Perseus knows from the conventional wisdom that fighting Medusa is a fool's errand, that to look in her eyes is death; yet he can't help himself, and in spite of common sense, he sets off to kill her. Too clever for his own good, he takes a polished shield that shows her reflection. Not only does he succeed in his mad quest as a result of this ingenuity, afterward he runs around using her head as an ugly-laser.
King Leonidas of Sparta goes to the Oracle to ask what he should do. The Oracle tells him either Sparta will fall, or you will die. Disgusted that a Greek oracle would suggest to a fellow Greek that they lay down in front of Xerxes, Leonidas leads the Spartans at Thermopylae. Whatever part of that story is real, we know that a) Leonidas really did lead the Spartans to fight and prevail against the Persians at Thermopylae, and b) the story as it's been handed down contains Leonidas's rejection of the Oracle. Because of this, Western civilization exists as we now now it.
Odysseus was told that no man could resist the call of the Sirens. Like a smartass he tells his men to cover their ears, and bind him firmly to the mast of the ship so he can hear them without jumping overboard. He hears the Sirens and once the ship has passed out of earshot he is no worse for the wear, though through his innovation he has experienced something supposedly fatal to mortals and defied the natural order.
Why Set Up Conventional Wisdom to Only to Reject It?
One of the functions mythology accomplishes, in its more coherent moments, is to transmit mores. Most of the time this is clear. Listen to Jehovah; if, despite direct commands from the Almighty, you give in to temptation like Lot's wife did, you will be smitten. Clear enough - which is why some of the Greek myths start to seem very strange indeed. Why would Greek myths so often set up a value or more, and then show how moral or cosmogonic authority can be dismissed with critical thought and persistence?
Imagine that, like Perseus, Lot were celebrated for overturning the established order, and doing an end-run around God by giving his wife a mirror with which to look back at burning Sodom. The Old Testament would have a different flavor.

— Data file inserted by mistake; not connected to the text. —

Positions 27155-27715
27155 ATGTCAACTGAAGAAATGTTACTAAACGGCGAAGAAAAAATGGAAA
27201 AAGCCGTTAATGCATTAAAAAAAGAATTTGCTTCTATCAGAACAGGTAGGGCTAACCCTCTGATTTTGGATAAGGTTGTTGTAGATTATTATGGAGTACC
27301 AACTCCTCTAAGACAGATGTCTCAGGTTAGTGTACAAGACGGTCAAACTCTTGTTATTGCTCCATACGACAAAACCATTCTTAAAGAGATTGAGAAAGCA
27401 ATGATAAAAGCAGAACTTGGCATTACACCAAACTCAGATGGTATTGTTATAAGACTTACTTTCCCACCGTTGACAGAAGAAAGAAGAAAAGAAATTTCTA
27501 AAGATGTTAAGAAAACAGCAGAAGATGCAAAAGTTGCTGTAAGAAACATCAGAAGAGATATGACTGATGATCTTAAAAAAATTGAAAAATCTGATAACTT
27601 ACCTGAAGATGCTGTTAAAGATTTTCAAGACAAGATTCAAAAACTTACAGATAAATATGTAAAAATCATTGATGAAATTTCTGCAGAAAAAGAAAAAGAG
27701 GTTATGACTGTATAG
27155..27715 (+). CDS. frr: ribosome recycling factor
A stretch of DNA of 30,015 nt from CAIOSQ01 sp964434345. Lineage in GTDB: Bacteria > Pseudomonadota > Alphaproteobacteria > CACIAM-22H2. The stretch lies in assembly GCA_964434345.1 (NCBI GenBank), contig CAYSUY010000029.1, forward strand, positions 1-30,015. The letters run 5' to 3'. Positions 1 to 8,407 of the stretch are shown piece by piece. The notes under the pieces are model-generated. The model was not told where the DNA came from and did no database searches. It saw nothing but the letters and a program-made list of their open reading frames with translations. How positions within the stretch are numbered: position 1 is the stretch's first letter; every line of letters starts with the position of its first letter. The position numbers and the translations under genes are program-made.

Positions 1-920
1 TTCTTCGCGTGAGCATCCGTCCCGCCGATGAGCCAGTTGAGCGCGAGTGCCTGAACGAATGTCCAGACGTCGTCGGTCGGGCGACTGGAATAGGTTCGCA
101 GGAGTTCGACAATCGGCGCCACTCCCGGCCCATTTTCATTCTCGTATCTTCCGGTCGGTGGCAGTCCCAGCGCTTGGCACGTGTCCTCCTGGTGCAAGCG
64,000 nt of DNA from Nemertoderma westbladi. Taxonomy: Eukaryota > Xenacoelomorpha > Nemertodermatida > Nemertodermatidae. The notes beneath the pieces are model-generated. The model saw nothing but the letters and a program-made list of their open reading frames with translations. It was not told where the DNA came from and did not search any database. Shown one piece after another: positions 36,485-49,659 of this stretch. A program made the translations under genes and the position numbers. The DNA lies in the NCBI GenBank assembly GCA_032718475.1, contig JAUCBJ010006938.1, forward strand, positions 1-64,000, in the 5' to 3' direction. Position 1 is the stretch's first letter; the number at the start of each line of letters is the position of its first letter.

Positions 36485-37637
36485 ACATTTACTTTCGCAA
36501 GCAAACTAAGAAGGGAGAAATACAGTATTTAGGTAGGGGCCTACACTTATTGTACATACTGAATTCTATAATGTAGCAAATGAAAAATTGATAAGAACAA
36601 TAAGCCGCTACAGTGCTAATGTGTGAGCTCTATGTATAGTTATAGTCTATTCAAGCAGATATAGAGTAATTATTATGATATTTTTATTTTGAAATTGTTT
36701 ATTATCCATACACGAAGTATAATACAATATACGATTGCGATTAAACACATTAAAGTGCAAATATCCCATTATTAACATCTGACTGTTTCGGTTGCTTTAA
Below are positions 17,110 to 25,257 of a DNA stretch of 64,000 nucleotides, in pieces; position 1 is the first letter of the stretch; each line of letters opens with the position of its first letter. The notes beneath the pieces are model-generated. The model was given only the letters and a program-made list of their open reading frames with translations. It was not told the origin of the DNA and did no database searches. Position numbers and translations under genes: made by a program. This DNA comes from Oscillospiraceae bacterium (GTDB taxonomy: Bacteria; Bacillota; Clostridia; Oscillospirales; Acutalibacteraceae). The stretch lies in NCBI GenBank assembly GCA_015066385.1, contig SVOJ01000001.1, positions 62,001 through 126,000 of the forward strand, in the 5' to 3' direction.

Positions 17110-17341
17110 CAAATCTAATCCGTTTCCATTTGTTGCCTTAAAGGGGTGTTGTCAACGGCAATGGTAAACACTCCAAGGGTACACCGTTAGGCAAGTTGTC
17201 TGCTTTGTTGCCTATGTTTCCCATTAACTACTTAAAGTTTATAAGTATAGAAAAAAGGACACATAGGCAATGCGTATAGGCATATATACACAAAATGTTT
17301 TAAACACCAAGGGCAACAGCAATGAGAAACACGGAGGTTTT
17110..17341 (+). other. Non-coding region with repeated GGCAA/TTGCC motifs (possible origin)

Is This Aspect of Greek Myths Unique Among Ancient Cultures?
Is it possible that the Greeks were unique in incorporating directives to critical thought in their myths so early? To do this concretely, you would be forced to invoke some established wisdom, and then show how a hero could succeed by applying a new solution to an old problem. I have often wondered if the impact of Athens on the modern world was not a coincidence of history, that they were fetishized by the later Roman Empire who spread their work around Europe and the Middle East and it could have just as easily been the Lydians or the Cyreneans. (I've had the same questions about whether grapes are really any more characterful as the basis of a fermented beverage than say, apples.) If the Greeks were unique in so early celebrating as virtues critical thought and the rejection of static groupthink, this constitutes one argument for the uniqueness of the classical period and its contribution to world history.
Could Greek Myths Be a Palimpsest of Bronze Age and Classical Mores?
Another and not necessarily mutually exclusive explanation is that what we're seeing are bronze age myths with the standard structure of human fables, plus a layer added later, during the classical period.
In this view, maybe in the original "pre-rationalist" Mycenaean version, Perseus kills Medusa by luck or resists her power because he's Zeus's son, and the mirror trick was added later. Jason and the Argonauts encounter the Siren. As royalty (authority), Jason is able to outplay the Sirens, and the sailor who jumps off his ship is saved not by his own cleverness, but by a god. For this reason it's worth investigating whether the passage of Odysseus through the Sirens was a late addition to the Odyssey.
It should be stressed that this kind of shift-in-values-over-time is often investigated in epic works that seem to have accreted narrative from temporally-separated contributors, Beowulf being one example. Another is the Mayan Popol Vuh, which features Twins Hunahpu and Xbalanque defeating a whole pantheon of gods. Westerners don't typically draw a distinction between classical and post-classical Mayan periods, and the Popol Vuh is a K'iche' story from a post-classical culture in the Western highlands, separated by several centuries and more than a hundred miles from the much more famous earlier religious centers in the Peten lowlands. The interpretation is that the K'iche' were mocking the religion of their predecessors by incorporating its figures into their own myths and denigrating them.
It's worth noting that Beowulf and the Twins of the previous examples are "normal" exemplars of virtue who, like the heroes of the vast majority of human mythology, succeed by dint of their adherence to concrete ideals and their position within an authoritarian hierarchy (royal or divine heredity, or a mandate from a god or king). They aren't smartasses like Perseus and Odysseus.